Cannabis for Medical Use in Connecticut
Connecticut passed legislation allowing for the use of medical marijuana in 2012. Under the state’s medical marijuana program, patients with certain qualifying medical conditions are allowed to use and possess marijuana for medicinal purposes. In order to be eligible for the program, patients must obtain a written recommendation from a licensed physician and register with the state.
As of 2021, there were over 44,000 registered medical marijuana patients in Connecticut, and the state had licensed nine dispensaries to sell marijuana to these patients. In addition to these dispensaries, the state also allows for the operation of licensed production facilities, which are responsible for growing and processing marijuana for sale to patients.
In recent years, Connecticut has taken steps to expand and improve its medical marijuana program. In 2021, the state passed legislation allowing for the establishment of additional dispensaries and production facilities, as well as the creation of new cannabis-based products, such as topicals and lozenges. These changes are aimed at increasing access to medical marijuana for patients in the state and improving the overall quality of the program.
- Cancer (Effective 2012)
- Glaucoma (Effective 2012)
- Positive Status for Human Immunodeficiency Virus or Acquired Immune Deficiency Syndrome (Effective 2012)
- Parkinson’s Disease (Effective 2012)
- Multiple Sclerosis (Effective 2012)
- Damage to the Nervous Tissue of the Spinal Cord with Objective Neurological Indication of Intractable Spasticity (Effective 2012)
- Epilepsy (Effective 2012)
- Cachexia (Effective 2012)
- Wasting Syndrome (Effective 2012)
- Crohn’s Disease (Effective 2012)
- Post-Traumatic Stress Disorder (Effective 2012)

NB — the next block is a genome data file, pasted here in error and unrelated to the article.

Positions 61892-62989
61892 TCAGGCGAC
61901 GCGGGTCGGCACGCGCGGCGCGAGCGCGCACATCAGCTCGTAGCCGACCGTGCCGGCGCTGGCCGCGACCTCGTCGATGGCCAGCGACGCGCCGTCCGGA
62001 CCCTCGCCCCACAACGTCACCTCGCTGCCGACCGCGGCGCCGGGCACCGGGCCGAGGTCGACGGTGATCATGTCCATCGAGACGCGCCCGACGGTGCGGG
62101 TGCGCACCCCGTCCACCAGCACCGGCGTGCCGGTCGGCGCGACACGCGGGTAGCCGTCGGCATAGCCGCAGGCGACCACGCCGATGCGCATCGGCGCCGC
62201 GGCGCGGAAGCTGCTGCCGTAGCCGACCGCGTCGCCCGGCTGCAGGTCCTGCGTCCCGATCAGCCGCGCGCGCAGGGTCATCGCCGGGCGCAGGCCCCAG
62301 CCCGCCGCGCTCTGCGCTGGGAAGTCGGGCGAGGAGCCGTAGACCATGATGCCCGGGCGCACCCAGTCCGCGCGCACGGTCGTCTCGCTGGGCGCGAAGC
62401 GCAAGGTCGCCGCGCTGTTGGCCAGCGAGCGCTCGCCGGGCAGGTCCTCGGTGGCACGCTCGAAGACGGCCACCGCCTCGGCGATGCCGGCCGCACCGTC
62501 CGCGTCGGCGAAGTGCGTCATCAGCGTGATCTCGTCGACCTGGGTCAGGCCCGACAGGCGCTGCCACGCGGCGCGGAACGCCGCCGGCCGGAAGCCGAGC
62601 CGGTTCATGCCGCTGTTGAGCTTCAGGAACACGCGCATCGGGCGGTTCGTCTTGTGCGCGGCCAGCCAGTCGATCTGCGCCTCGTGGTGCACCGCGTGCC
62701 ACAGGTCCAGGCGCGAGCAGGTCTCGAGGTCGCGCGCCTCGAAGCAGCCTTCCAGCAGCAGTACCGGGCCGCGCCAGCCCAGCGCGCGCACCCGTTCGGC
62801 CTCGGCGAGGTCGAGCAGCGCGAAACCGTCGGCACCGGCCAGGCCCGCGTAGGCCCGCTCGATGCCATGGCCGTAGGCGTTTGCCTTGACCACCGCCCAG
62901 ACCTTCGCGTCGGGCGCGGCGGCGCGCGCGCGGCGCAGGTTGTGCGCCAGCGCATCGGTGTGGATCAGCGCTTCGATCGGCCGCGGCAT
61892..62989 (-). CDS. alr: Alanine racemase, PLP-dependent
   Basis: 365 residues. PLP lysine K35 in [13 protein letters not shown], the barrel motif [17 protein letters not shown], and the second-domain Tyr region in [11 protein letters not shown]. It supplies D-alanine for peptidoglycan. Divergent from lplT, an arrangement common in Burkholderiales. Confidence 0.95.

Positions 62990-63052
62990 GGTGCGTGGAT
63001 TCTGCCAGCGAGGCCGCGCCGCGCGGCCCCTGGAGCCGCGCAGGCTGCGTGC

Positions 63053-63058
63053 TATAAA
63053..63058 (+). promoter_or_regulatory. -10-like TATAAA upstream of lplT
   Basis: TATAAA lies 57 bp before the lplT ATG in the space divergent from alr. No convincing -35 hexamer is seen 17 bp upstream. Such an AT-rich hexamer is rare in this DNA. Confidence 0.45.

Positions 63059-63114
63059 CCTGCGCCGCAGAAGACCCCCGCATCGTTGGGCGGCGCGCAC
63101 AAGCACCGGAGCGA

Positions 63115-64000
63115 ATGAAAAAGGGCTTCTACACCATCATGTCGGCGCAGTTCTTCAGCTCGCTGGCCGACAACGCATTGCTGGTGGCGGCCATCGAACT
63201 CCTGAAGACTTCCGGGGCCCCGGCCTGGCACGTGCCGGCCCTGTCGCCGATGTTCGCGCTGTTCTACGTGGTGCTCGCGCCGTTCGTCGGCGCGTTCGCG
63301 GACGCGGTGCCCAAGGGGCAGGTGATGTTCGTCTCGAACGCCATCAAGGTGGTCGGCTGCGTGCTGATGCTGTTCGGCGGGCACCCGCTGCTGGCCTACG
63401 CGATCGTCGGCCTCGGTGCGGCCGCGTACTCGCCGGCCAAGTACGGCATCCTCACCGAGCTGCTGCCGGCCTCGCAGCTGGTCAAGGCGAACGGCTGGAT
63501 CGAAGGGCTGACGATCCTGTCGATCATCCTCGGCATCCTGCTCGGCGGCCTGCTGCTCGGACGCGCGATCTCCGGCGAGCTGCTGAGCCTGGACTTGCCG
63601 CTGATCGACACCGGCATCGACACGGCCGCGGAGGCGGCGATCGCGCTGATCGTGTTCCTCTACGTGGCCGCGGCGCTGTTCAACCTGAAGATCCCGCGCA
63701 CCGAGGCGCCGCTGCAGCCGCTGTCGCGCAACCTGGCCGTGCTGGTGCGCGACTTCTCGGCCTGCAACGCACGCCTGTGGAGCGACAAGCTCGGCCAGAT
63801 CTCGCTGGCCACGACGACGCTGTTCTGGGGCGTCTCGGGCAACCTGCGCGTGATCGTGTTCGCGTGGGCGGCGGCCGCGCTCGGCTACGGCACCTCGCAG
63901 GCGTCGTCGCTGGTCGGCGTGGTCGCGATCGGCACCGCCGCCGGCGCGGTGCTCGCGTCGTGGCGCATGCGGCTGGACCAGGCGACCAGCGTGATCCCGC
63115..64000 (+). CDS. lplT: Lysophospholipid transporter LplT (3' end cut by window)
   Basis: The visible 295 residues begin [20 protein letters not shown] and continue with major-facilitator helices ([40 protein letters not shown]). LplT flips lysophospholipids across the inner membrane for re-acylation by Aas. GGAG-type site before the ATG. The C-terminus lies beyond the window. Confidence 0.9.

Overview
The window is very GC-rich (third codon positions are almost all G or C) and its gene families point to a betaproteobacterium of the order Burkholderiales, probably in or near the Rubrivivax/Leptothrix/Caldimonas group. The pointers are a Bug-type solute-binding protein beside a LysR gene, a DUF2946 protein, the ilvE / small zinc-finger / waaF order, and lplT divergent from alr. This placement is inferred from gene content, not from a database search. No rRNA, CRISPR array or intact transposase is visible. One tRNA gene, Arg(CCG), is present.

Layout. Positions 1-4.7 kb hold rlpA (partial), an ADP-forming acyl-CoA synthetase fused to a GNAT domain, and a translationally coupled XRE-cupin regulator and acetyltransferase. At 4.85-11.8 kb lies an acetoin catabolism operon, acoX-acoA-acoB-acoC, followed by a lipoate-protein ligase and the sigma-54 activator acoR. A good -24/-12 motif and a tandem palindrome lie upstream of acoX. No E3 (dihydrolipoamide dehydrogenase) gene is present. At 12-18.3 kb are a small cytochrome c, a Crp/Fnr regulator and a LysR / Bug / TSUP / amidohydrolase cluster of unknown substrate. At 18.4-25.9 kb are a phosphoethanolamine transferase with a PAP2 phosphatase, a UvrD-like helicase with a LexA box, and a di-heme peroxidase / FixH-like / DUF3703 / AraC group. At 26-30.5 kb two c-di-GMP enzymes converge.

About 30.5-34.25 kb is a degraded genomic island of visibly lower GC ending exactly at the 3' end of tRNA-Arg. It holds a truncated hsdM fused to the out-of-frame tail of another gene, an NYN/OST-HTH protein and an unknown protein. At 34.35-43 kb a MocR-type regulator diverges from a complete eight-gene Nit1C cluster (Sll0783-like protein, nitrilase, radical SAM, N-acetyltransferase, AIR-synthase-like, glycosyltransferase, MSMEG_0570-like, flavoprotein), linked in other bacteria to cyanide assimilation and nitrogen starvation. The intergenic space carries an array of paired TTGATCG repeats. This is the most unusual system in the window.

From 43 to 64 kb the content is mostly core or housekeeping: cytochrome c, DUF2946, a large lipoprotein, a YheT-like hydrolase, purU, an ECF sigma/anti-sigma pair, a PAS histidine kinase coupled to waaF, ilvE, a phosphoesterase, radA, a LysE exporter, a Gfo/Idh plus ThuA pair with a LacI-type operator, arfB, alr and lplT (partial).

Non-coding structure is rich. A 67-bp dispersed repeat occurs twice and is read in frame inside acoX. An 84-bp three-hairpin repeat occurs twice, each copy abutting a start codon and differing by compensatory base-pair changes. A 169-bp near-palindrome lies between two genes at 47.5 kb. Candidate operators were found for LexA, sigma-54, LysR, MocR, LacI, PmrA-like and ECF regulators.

- Sickle Cell Disease (Effective 2016)*
- Post Laminectomy Syndrome with Chronic Radiculopathy (Effective 2016)*
- Severe Psoriasis and Psoriatic Arthritis (Effective 2016)*
- Amyotrophic Lateral Sclerosis (Effective 2016)*
- Ulcerative Colitis (Effective 2016)*
- Complex Regional Pain Syndrome, Type 1 and Type II (Effective 2016)*
- Cerebral Palsy (Effective 2016)
- Cystic Fibrosis (Effective 2016)
- Irreversible Spinal Cord Injury with Objective Neurological Indication of Intractable Spasticity (Effective 2016)
- Terminal Illness Requiring End-Of-Life Care (Effective 2016)
- Uncontrolled Intractable Seizure Disorder (Effective 2016)
- Spasticity or Neuropathic Pain Associated with Fibromyalgia (Effective 2018)*
- Severe Rheumatoid Arthritis (Effective 2018)*
- Post Herpetic Neuralgia (Effective 2018)*
- Hydrocephalus with Intractable Headache (Effective 2018)*
- Intractable Headache Syndromes (Effective 2018)*
- Neuropathic Facial Pain (Effective 2018)*
- Muscular Dystrophy (Effective 2018)*
- Osteogenesis Imperfecta (Effective 2018)*
- Chronic Neuropathic Pain Associated with Degenerative Spinal Disorders (Effective 2018)*
- Interstitial Cystitis (Effective 2019)*
- MALS Syndrome (Median Arcuate Ligament Syndrome) (Effective 2019)*
- Vulvodynia and Vulvar Burning (Effective 2019)*
- Intractable Neuropathic Pain that Is Unresponsive to Standard Medical Treatments (Effective 2019)*
- Tourette Syndrome (Effective 2019)*
- Chronic Pain of at least 6 months duration associated with a specified underlying chronic condition refractory to other treatment intervention (Effective 2020)*
- Ehlers-Danlos Syndrome Associated with Chronic Pain (Effective 2020)*
- Chronic Pancreatitis (Effective 2021)*
- Movement disorders associated with Huntington Disease (Effective 2021)^
Recreational Use of Cannabis in Connecticut
Cannabis was approved for adult-use in June 2021. The state has also passed legislation to decriminalize small possession amounts.
Where Can I Get Cannabis in Colorado?
While possession of up to 1.5 ounces of cannabis is now legal in the state, the policies and procedures are still very new. Sales are expected to begin in January 2023.